The CFPB announced that it has entered a settlement with Mark Corbett to resolve the Bureau’s allegations that Mr. Corbett violated the Consumer Financial Protection Act in connection with his brokering of contracts providing for the assignment of veterans’ pension payments to investors in exchange for lump sum amounts.  In its press release announcing the

A coalition of 14 state Attorneys General and the D.C. Attorney General have filed an amicus brief with the U.S. Court of Appeals for the Fourth Circuit in Williams v. Big Picture Loans in which a tribal lender and its tribal service provider have appealed from the district court’s denial of their motion to dismiss

Virginia’s Attorney General has announced that “he has secured more than $50 million in debt relief and ordered civil penalties” as a result of his lawsuit filed in state court in March 2018 against Future Income Payments, LLC; FIP, LLC; and their individual owner for allegedly making loans to Virginia consumers, many of whom were

Resolving an ambiguity in the California Finance Lender’s Law (CFLL), the California Supreme Court unanimously held that borrowers may use the unconscionability doctrine to challenge the interest rate on consumer loans of $2,500 or more, despite the fact that the CFLL has deregulated interest rates on such loans.  Although unconscionability claims of this nature will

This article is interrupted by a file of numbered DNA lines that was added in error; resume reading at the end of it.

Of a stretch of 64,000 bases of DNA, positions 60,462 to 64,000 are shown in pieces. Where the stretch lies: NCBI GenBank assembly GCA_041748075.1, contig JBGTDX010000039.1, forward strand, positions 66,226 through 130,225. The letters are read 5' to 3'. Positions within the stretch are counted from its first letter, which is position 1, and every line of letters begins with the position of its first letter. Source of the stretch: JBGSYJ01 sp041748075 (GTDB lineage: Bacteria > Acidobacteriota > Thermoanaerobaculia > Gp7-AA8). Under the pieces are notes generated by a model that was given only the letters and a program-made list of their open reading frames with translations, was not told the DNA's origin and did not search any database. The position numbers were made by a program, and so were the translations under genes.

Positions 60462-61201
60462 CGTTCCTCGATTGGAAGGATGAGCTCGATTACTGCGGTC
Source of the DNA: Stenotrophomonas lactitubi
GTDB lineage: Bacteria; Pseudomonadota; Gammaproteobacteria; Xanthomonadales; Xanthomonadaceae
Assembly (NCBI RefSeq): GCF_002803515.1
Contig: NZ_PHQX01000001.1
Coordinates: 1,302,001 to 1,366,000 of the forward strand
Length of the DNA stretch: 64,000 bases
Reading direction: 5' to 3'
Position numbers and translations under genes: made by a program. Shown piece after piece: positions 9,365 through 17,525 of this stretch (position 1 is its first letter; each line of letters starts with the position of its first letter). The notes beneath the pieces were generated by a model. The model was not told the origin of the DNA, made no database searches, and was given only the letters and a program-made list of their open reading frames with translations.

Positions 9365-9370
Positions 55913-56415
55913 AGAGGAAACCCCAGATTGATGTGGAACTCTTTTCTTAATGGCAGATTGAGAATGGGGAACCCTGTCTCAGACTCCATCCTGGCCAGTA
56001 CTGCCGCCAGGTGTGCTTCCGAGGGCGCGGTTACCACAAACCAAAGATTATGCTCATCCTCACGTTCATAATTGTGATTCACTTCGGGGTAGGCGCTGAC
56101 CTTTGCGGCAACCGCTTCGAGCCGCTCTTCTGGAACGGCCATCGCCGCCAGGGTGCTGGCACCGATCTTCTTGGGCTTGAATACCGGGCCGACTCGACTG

A group of 21 state attorneys general have sent a letter to the Senate majority and minority leaders as well as to the chairman and ranking member of the Senate Banking Committee urging them to reject H.R. 3299 (“Protecting Consumers’ Access to Credit Act of 2017”) and H.R. 4439 (“Modernizing Credit Opportunities Act”).

H.R. 3299,

In two closely-watched enforcement actions pending in Colorado state court, the Administrator of the Uniform Consumer Credit Code for the State of Colorado is employing the “true lender” theory and the Second Circuit’s decision in Madden v. Midland Funding, LLC to challenge two bank-model lending programs.  Specifically, the Administrator asserts that the origination of the

A bipartisan group of five House members introduced a bill (H.R. 4439) last month that is intended to address the so-called “true lender” issue, which creates risk with respect to some loans made by banks with substantial marketing and servicing assistance from nonbank third parties, and then sold shortly after origination. These loans

A bill to provide a “Madden fix” and three other bills relevant to mortgage lenders were included among the more than 20 bills approved by the House Financial Services Committee on November 15, 2017.   With the exception of H.R. 3221, “Securing Access to Affordable Mortgages Act,” the bills received strong bipartisan support.

The “Madden fix”